Workers who have been unemployed since January 27 will be able to receive the additional $600 weekly benefit and 13-week extension. Anyone receiving unemployment assistance and currently coming to the end of their benefits period can reapply for the additional coverage.

Aid for Workers Typically Excluded

Notably, the legislation provides income support to many workers who are typically shut out of their state UI systems, including self-employed workers, independent contractors, freelancers, part-time workers and those with insufficient work histories to qualify for state UI benefits.

Furloughed employees and anyone who can't report to work because the worksite has been ordered closed as a result of the COVID-19 outbreak will be covered under the expansion. Unemployment benefits will also be extended to people who:

  • Have been diagnosed with COVID-19 or have symptoms of it and are seeking diagnosis.
  • Are living with someone who has been diagnosed with COVID-19.
  • Are providing care for someone diagnosed with COVID-19.
  • Are providing care for a child who can't attend school because it is closed due to COVID-19.
  • Are quarantined or have been advised to self-quarantine.
  • Had to quit their job as a direct result of COVID-19.

"The result is that many who historically could not obtain unemployment compensation are now eligible to receive up to 39 weeks of benefits fully funded by the federal government," according to Epstein Becker Green.

The Pandemic Unemployment Assistance program is modeled after a disaster relief program administered by the Federal Emergency Management Agency (FEMA) in the wake of natural disasters. The DOL issued new guidance April 2 to aid states in implementing the expanded unemployment insurance benefits and new benefits for gig workers provided in the CARES Act.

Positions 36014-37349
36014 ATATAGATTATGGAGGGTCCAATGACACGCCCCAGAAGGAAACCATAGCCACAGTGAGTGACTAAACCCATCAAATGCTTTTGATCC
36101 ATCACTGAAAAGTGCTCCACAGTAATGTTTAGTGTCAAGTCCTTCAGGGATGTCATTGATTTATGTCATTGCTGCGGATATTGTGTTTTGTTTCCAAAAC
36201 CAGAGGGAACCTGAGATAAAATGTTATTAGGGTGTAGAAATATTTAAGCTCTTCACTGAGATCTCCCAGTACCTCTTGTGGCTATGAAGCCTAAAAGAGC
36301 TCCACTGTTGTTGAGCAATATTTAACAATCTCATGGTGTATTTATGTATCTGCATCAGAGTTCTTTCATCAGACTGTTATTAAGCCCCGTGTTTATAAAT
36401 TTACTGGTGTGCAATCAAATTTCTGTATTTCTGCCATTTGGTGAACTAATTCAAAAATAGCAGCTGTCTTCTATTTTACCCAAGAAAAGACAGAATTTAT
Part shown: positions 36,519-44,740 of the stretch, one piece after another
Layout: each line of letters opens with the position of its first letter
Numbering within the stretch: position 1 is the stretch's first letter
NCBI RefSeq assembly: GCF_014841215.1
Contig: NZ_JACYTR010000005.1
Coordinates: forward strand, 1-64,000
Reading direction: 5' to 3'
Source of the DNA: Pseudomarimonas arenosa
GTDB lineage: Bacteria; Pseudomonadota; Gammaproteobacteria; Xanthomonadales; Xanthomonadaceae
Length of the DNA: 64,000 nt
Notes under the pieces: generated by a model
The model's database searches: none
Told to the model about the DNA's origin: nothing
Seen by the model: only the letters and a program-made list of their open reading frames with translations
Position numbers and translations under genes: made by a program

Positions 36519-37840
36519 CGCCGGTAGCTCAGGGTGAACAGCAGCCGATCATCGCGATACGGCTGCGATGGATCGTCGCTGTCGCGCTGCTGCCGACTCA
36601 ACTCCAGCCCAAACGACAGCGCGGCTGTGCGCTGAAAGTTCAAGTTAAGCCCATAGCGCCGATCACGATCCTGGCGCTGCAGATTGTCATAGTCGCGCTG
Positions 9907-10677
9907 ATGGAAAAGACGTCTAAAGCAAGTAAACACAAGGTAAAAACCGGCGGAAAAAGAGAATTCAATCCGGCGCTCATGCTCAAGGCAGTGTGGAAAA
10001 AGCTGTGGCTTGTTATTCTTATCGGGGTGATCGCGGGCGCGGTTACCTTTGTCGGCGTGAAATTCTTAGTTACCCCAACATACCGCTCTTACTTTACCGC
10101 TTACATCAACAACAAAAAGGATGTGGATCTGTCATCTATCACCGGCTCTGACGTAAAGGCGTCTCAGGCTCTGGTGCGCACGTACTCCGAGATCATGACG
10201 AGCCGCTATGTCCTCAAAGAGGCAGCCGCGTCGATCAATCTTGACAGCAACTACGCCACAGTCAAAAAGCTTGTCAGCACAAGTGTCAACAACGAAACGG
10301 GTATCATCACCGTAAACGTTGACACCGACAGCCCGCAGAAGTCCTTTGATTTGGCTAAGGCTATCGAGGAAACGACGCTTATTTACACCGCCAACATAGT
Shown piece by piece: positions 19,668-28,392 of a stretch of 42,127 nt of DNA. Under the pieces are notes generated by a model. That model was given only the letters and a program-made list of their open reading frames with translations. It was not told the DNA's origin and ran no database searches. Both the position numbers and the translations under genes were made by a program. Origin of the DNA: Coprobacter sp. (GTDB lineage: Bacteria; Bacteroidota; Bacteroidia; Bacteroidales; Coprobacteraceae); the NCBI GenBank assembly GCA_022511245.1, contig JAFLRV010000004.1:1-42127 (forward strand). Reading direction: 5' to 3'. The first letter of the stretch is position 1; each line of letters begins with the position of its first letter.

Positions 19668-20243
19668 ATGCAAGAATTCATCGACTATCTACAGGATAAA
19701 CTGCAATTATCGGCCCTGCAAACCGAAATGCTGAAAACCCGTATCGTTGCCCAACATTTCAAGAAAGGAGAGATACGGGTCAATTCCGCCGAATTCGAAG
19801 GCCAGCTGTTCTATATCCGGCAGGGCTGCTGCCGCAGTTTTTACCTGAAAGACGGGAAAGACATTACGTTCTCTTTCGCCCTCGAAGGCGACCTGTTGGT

Independent contractors or freelancers who apply to be recipients of the aid generally are required to provide evidence of past income, usually a 1099 tax form from the previous year, Vroman said. "There's $1 billion going to the states specifically for beefing up UI administration, staffing and IT, but it's going to take a while to gear up to meet the expected volume of claimants."

Many state labor department offices have been overwhelmed with activity in recent weeks, resulting in website crashes and long waiting times to contact an administrator.

Rachael Kohl, a University of Michigan law professor who leads the school's Workers' Rights Clinic representing UI filers, said Michigan is dealing with more than 60,000 calls a day and processing more than 100,000 new unemployment claims per week, even before it expands the system to accommodate nontraditional filers.

Many states have said they need more time to set up a new system that can process additional benefits and may not be able to accept applications until later in April.

Provide input as the DOL develops further guidance on the Families First Coronavirus Response Act. Participate online at https://ffcra.ideascale.com through April 10—an extended deadline.